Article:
TOPIC 3: Critical criminology

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The traditional Marxist approach - 1

The basis of criminal law

  • Little to steal for poor
  • Personal violence = dangerous
  • Ruling class wish to control right to use violence in society through agents
  • Law operates to protect rich and powerful

Law creation and dominant hegemony

  • Number of agencies used to impose ruling class values on masses
  • Forms framework on which laws are based in democracy
  • Marxists = values 'forced' on people
  • What they believe they are agreeing to as result of own beliefs = interests of ruling class

Law enforcement

  • Provide benefits for population if applied fairly
  • Law not enforced against ruling class
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The traditional Marxist approach - 2

Individual motivation

  • Bonger (1916) = capitalism based on competition/selfishness/greed --> formed people's attitudes
  • Poor people driven to crime by desperate conditions

Crime and control

  • Ruling class diverts attention of vast majority away from understanding of true causes of situation
  • Impose values through mass media/education system/etc. --> provide alternative accounts of reality
  • Crime diverts attention away from exploitative nature of capitalism --> focuses attention on frightening nature of certain criminal groups
  • E.g. heavy policing, 'stop and searches', etc.
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Criticisms of Marxist approach

  • Stephen Jones = activities of capitalists sometimes criminalised --> not always true that law favours ruling classes
  • Left realists = Marxists put undue emphasis on corporate crime at expense of other types of crime, victims of crimes ignored by Marxism
  • Explanation of law creation/enforcement = too simplistic --> no allowance made for complexity of processes of law making/competing groups who exert pressure on governments to amend/create laws
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The New Criminology

  • Wider origins of deviant act = 1970s was period of social crisis in Britain, result of international downturn in capitalist economies
  • Immediate origins of deviant act = riots, conflict in Northern Ireland, high level of strikes, government searching for group to scapegoat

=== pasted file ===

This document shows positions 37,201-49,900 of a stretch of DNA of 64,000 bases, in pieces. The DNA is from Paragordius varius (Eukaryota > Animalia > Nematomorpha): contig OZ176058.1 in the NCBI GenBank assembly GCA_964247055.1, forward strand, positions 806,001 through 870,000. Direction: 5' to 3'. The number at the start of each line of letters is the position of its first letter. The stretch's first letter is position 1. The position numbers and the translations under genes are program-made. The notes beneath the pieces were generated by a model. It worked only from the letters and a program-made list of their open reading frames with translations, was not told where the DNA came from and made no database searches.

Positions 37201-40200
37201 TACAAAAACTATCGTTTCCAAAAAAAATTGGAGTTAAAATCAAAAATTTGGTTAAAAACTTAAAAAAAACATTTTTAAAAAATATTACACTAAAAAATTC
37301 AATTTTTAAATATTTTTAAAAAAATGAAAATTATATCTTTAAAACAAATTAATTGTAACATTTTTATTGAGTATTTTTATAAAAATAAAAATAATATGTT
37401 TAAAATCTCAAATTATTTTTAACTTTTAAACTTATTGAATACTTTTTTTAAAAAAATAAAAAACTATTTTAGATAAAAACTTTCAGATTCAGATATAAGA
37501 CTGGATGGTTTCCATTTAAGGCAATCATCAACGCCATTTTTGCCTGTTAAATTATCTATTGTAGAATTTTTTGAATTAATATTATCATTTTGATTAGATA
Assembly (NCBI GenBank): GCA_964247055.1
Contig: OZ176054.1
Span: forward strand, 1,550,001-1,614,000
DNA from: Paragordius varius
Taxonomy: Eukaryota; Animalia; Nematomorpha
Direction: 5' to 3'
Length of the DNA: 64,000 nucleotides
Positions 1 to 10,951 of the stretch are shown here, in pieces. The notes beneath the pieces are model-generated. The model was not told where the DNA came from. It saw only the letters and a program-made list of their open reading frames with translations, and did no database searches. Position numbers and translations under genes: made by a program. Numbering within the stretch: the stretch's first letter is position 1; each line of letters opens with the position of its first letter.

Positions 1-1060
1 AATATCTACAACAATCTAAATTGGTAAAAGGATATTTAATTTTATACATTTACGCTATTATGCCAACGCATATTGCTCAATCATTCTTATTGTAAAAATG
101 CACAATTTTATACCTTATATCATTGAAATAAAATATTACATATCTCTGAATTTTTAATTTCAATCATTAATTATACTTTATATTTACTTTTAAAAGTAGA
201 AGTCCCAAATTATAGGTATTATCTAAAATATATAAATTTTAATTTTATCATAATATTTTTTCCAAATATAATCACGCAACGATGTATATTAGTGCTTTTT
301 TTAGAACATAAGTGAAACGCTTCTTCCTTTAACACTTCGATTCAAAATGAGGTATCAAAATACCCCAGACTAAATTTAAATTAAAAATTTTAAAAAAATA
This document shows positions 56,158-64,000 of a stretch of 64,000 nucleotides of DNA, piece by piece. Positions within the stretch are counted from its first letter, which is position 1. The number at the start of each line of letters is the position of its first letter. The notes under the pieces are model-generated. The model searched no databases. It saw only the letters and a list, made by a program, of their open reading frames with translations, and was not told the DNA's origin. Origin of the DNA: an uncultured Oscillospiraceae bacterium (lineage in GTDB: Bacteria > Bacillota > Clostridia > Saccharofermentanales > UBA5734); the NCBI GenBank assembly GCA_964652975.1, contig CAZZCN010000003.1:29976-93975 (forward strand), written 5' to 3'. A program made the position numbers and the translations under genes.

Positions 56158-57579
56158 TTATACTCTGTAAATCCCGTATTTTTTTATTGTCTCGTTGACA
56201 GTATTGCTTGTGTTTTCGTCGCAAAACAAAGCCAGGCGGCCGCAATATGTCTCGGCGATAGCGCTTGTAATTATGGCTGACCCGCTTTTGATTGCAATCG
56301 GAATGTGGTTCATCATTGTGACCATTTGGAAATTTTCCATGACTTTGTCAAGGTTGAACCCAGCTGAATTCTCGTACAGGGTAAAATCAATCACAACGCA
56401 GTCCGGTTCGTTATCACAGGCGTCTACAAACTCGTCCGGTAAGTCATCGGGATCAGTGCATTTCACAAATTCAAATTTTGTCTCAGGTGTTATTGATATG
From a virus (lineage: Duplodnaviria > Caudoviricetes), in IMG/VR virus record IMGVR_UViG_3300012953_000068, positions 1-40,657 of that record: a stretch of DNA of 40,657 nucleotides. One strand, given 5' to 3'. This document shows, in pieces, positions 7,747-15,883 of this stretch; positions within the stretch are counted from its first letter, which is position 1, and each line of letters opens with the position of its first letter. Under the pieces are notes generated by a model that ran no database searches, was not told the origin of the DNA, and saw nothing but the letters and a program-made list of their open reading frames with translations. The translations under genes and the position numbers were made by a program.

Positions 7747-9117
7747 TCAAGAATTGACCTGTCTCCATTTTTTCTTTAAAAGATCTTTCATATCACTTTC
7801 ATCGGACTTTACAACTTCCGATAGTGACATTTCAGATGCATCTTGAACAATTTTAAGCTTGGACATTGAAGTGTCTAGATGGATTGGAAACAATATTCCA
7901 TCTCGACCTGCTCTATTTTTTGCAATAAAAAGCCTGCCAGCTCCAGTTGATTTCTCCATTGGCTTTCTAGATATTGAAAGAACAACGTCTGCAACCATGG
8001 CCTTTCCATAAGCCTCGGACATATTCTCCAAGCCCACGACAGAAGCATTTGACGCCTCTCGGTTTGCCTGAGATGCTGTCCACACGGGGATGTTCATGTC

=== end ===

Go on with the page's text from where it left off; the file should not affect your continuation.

• Actual act = Mugging more likely to be carried out by people from A-C backgrounds
  • Immediate origins of social reaction = Media outrage - linked to racism
  • Wider origins of social reaction = need to find scapegoats/ease with which young men from A-C backgrounds could be blamed
  • Outcome of social reaction on deviants' further action = sense of injustice amongst ethnic minorities, loss of confidence by ethnic-minority communities
  • Nature of deviant process as whole = real causes not addressed, hidden by CJS
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New left realism

  • Critical of other theories
  • Accuse traditional Marxists of having idealistic views of criminals as political revolutionaries fighting back against capitalism
  • Crime is serious problem = victims ignored by Marxists --> often working classes
  • Traditional Marxists criticised for implying that perpetrators of crime are heroes rebelling against ruling classes
  • Official stats = broadly correct, not just social constructs
  • Accept that policing policies may exaggerate ethnic minority crime rate
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Evaluation of New Criminology

  • Traditional Marxists scathing of Left Realists who openly want to help governments to reduce crime
  • Capitalism itself is cause of crime
  • Marxists criticise Left Realism/New Criminology for placing too much emphasis on street crime - not enough on white collar crime
  • Gordon Hughes (1991) = New Left realism focuses more on victims of crime, balanced theory